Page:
During the winter of 1988, 2.42 hectares of prime soil location was being prepared for the arrival of the new Chardonnay CY 277 cuttings. Chardonnay was a relatively new wine grape cultivar in South Africa with the first certified plantings only taking place in the early 80’s.
The new Chardonnay vineyard being planted on Moreson that year was momentous for two reasons:
In 1998, Moreson had decided to become a private estate producer opting to plant Chardonnay for Cap Classique production.
In 2017, Moreson only grows Chardonnay on the estate opting to produce a variety of styles from a vast array of clones.
Whether we knew it or not, 1988 was the start of Moreson’s journey into Chardonnay production. The new vineyard was planted and named B7 designating Blois 7, Blois being the name of the subdivided section that comprises Moreson Wines.
For 25 years, this vineyard provided the base wine for the former Moreson Blanc de blancs and today the Moreson Solitaire Blanc de blancs. Up until 2014, B7 was the majority component of our Solitaire blend. The maturity of the vines produced grapes that were ideal for Cap Classique production displaying raw minerality (stony, steely, flint & chalk)
Sadly, the vineyard were infected with leaf roll virus and in all likelihood was infected with the virus at the time of planting. Clean and certified planting material was a misnomer in the early years and through time, the virus began to infect the vineyards. Since my arrival at Moreson Wines in 2007, we continued to produce base wine from B7. The effects of the virus had not taken its grip fully as yet and we were content with the quality of the final base product. As time progressed, we started noticing a gradual decline in the quality of the wines. Each year, the effect of this gradually increased. As a counter measure, we improved our pressing techniques by fractioning off small percentages of the Cuveé juice (first pressing) and kept this separate until it was time for blending.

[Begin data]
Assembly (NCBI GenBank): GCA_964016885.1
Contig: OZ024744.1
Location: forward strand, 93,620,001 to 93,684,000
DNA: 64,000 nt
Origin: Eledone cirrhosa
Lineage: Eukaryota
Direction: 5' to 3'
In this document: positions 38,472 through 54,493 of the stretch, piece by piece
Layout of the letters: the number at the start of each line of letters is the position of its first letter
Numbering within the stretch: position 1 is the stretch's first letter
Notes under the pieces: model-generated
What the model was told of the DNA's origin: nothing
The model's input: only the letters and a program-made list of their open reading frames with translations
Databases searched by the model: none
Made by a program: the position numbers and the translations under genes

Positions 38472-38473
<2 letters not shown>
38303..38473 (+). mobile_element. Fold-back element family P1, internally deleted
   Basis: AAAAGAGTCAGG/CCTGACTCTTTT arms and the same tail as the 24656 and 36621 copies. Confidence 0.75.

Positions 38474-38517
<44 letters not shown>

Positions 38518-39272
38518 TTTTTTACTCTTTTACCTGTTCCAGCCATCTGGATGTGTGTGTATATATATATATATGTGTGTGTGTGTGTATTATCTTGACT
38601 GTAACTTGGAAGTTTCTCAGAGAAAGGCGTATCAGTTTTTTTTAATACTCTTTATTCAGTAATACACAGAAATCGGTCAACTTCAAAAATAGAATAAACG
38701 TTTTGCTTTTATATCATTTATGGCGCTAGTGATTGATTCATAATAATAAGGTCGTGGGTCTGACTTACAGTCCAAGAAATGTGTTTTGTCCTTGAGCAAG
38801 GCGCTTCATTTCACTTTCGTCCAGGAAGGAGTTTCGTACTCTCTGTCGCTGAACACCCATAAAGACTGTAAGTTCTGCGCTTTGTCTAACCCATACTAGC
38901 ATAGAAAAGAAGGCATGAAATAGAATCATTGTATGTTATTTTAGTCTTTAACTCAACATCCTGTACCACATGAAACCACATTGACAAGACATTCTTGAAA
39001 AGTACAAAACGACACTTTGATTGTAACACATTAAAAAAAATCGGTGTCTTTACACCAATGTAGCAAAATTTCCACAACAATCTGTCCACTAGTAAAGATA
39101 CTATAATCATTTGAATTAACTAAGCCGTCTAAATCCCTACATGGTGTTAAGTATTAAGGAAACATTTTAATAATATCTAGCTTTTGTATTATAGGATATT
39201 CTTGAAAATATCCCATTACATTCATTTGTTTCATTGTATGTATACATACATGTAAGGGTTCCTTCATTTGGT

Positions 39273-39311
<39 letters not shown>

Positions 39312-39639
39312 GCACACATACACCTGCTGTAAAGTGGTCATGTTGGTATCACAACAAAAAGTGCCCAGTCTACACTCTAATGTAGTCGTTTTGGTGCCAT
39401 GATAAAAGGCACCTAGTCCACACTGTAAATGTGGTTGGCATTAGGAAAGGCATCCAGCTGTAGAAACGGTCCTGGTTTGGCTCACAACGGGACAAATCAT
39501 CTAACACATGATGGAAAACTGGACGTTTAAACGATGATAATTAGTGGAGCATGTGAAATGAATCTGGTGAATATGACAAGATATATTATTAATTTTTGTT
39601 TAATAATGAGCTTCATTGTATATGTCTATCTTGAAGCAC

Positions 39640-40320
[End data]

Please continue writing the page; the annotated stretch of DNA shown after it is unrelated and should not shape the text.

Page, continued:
By 2014, we had exhausted our pressing tactics and could not with a clear conscience continue to utilise B7 inside the Solitaire blend.
At Moreson Wines, we have a zero tolerance on compromising grape and wine quality. The 2014 vintage was the last vintage to have wine from B7 in the final blend. It was also the year that we started to introduce our new vineyard M03, planted in 2008 into the Solitaire blend.
Between 2015 and 2017, we reluctantly discussed the removal of B7. The vineyard was almost completely infected with virus and concerns of the virus spreading was a real issue.
This winter, exactly 30 years on we removed B7. It will be remembered as the vineyard which established our journey into Chardonnay.
The land which B7 was planted will lie fallow for the next two years. A new still wine clone of Chardonnay is currently being investigated for suitability in this area with planting commencing in winter of 2019, perhaps another significant milestone year for Moreson Wines.
Come warm yourself by our new fireplace this winter while wine-tasting.
We're so proud of our restaurant, Bread & Wine, which has been recognised as one of the world's most underrated restaurants by CNN Travel. We couldn't agree more.
Food writer Tamsin Snyman says: "Eighteen years of masterful cuisine has been carved here into the fabric of Franschhoek's culinary scene, courtesy of Neil Jewell, who cut his teeth in the kitchens of Stephen Bull, Richard Corrigan and Ray Neve before he began his journey at Bread & Wine. "His wife Tina, a master-baker, runs the front-of-house, while Jewell, also known as the charcuterie king of the country, toils in the kitchen. Locals return time and again for his bespoke charcuterie platters, his champion dish of butter-roasted kingklip with chicken-wing confit and pickled mushrooms. "The seasonally updated menu also includes treats such as warm salad of bone marrow, oxtail and sweetbreads."
Love Pinotage? Or just elegantly crafted wines in general? We thought you might.
Over the weekend of the 17th and 18th of June we're offering the unique opportunity to taste older vintages of our lauded Pinotage: 2008, 2012, 2014 will be up for tasting as well as the 2014 Pi-not-age blend.
The tasting stock and sales is only available while it lasts and the tasting costs R70 per person (groups up to 6 pax).
The tasting is by appointment only.